GDP growth improved in the fourth quarter of 2010, with the final estimate clocking in at 3.1 percent (annual rate), even better than the 2.6 percent rate recorded in the third quarter. The final estimate was revised upward from the previous month’s estimate of 2.8 percent. Fourth-quarter …
GDP growth improved in the fourth quarter of 2010, with the final estimate clocking in at 3.1 percent (annual rate), even better than the 2.6 percent rate recorded in the third quarter. The final estimate was revised upward from the previous month’s estimate of 2.8 percent. Fourth-quarter growth was supported in large part by a 4.0 percent rise in personal consumption spending, which contributed 2.8 percentage points to GDP growth. Net exports also made a large contribution (3.3 percentage points), following three quarters of net subtractions from growth. The reversal in the foreign trade contribution is most likely a reflection of the huge 3.1 percentage point drag on GDP growth from inventory investment. After months of inventory building partly serviced by imports, wholesalers and retailers dramatically slowed the pace of restocking in the fourth quarter, curtailing import spending as a result.
Weakness in the incoming monthly data indicates a slowing of GDP growth in the first quarter of 2011; we currently expect real GDP growth in the neighborhood of 2.0 percent. Some of the slowing is likely the product of negative shocks, including severe winter weather in North America, a run-up in oil prices due to political unrest in the Middle Eastern and North African countries, and supply-chain disruptions in the wake of the Japanese disaster. We expect that lingering effects of these shocks will dampen growth somewhat in the second quarter, delaying a more pronounced rebound until the second half of the year. Labor markets continued to improve in the first quarter despite the apparent weakness in economic activity. March payrolls rose 216,000 besting the 194,000 rise in February. Private payrolls rose 230,000, almost as strong as the 240,000 February increase. Government payrolls contracted another 14,000 in March following a sharper 46,000 decline in February. These losses are concentrated in state and local governments where budgetary pressures are severe. During the first quarter, job losses in this sector averaged 28,000 per month. In the survey of households, the unemployment rate fell from 8.9 percent to 8.8 percent. Over the past four months, the unemployment rate has dropped by a full percentage point. Labor force participation remained at 64.2 percent (of the aged 16-and-over population) in March, the same as in the first two months of the year, hinting that participation is at, or near, its cyclical low.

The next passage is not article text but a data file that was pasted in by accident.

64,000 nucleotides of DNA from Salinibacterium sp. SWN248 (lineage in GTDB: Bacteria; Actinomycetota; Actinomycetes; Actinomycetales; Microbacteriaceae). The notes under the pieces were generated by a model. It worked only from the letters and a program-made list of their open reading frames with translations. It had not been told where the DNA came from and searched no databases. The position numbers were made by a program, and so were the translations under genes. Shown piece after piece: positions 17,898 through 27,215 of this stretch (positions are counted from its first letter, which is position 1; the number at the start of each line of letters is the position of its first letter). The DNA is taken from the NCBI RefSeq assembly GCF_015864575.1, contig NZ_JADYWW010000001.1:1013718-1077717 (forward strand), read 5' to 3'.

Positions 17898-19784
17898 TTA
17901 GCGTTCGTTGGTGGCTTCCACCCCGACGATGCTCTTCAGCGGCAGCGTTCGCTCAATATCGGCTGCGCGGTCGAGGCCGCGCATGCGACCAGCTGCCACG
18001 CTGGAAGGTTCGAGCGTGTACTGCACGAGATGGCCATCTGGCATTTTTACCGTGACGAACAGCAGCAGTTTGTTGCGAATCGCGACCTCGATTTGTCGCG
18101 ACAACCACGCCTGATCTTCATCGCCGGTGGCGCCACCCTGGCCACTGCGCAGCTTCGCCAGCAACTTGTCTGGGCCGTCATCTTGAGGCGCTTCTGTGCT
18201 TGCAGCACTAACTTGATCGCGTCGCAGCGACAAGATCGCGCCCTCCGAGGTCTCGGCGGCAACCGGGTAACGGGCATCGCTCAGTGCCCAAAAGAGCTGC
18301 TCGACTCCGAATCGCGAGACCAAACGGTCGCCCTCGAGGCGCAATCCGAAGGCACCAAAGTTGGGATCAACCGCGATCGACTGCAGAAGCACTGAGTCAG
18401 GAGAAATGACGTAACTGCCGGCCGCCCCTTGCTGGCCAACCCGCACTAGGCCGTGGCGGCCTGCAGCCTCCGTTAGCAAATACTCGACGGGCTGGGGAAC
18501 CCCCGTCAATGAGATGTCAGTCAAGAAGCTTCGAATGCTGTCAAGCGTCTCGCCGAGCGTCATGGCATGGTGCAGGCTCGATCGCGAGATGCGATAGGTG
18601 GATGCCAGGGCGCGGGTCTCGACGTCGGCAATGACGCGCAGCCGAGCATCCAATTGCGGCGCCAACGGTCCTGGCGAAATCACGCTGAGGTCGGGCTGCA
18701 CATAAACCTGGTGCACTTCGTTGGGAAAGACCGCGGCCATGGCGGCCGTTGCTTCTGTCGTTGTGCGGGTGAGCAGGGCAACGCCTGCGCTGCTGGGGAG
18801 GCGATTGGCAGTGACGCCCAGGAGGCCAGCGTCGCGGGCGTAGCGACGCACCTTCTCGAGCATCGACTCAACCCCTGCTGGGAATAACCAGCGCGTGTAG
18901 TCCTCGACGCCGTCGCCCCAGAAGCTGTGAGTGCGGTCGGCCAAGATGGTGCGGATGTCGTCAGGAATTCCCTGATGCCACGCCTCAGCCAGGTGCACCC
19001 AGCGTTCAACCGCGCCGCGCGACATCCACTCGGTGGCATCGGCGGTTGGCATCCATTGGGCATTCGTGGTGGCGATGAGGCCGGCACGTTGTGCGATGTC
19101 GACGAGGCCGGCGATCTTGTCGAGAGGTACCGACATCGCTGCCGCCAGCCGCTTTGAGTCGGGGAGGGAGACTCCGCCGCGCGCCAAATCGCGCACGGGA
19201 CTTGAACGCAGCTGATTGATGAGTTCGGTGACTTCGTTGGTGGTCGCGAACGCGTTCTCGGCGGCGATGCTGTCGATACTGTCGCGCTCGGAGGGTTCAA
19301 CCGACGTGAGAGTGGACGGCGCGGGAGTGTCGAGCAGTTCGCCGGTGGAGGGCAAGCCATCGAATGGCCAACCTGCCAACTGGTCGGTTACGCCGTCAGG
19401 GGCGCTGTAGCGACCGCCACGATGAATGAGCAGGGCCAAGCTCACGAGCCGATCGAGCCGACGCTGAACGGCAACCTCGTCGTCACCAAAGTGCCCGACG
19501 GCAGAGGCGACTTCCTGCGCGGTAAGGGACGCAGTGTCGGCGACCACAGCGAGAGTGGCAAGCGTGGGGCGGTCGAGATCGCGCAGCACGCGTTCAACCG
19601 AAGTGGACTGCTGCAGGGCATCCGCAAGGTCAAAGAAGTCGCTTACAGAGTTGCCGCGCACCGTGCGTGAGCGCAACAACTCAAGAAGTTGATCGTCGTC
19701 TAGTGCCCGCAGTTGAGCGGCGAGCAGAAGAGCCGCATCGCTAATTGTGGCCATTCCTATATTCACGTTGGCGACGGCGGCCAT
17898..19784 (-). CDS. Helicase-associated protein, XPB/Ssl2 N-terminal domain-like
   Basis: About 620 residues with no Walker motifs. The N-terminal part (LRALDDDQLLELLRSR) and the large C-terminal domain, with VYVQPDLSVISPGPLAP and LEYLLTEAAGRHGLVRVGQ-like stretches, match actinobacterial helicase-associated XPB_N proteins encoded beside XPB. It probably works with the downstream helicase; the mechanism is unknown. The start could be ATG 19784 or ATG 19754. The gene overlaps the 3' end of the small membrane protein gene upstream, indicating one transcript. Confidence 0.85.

On the inflation front, rising gasoline and food prices have steadily pushed headline CPI inflation higher. In February, it reached 2.2 percent on a year-over-year basis, compared to 1.7 percent in January and 1.4 percent in December. We look for a further increase in March, which will take year-over-year CPI inflation above 2.5 percent. A combination of higher inflation expectations (to levels more consistent with the price stability mandate of the Federal Reserve) and some pass-through of higher energy and commodity prices to final output prices have halted the deflationary trend of 2010 and put underlying inflation (which excludes food and energy prices) on an upward trajectory. Core CPI inflation (which excludes food and energy prices) came in at 1.1 percent (year-over-year) in February, up from a cyclical low of 0.7 percent in December to 1.1 percent in February. Core personal consumption expenditures (PCE) inflation inched up from 0.7 percent to 0.9 percent over the same time period, well below the 1.7–2.0 percent long-term range favored by the Federal Open Market Committee. [2011-04-11]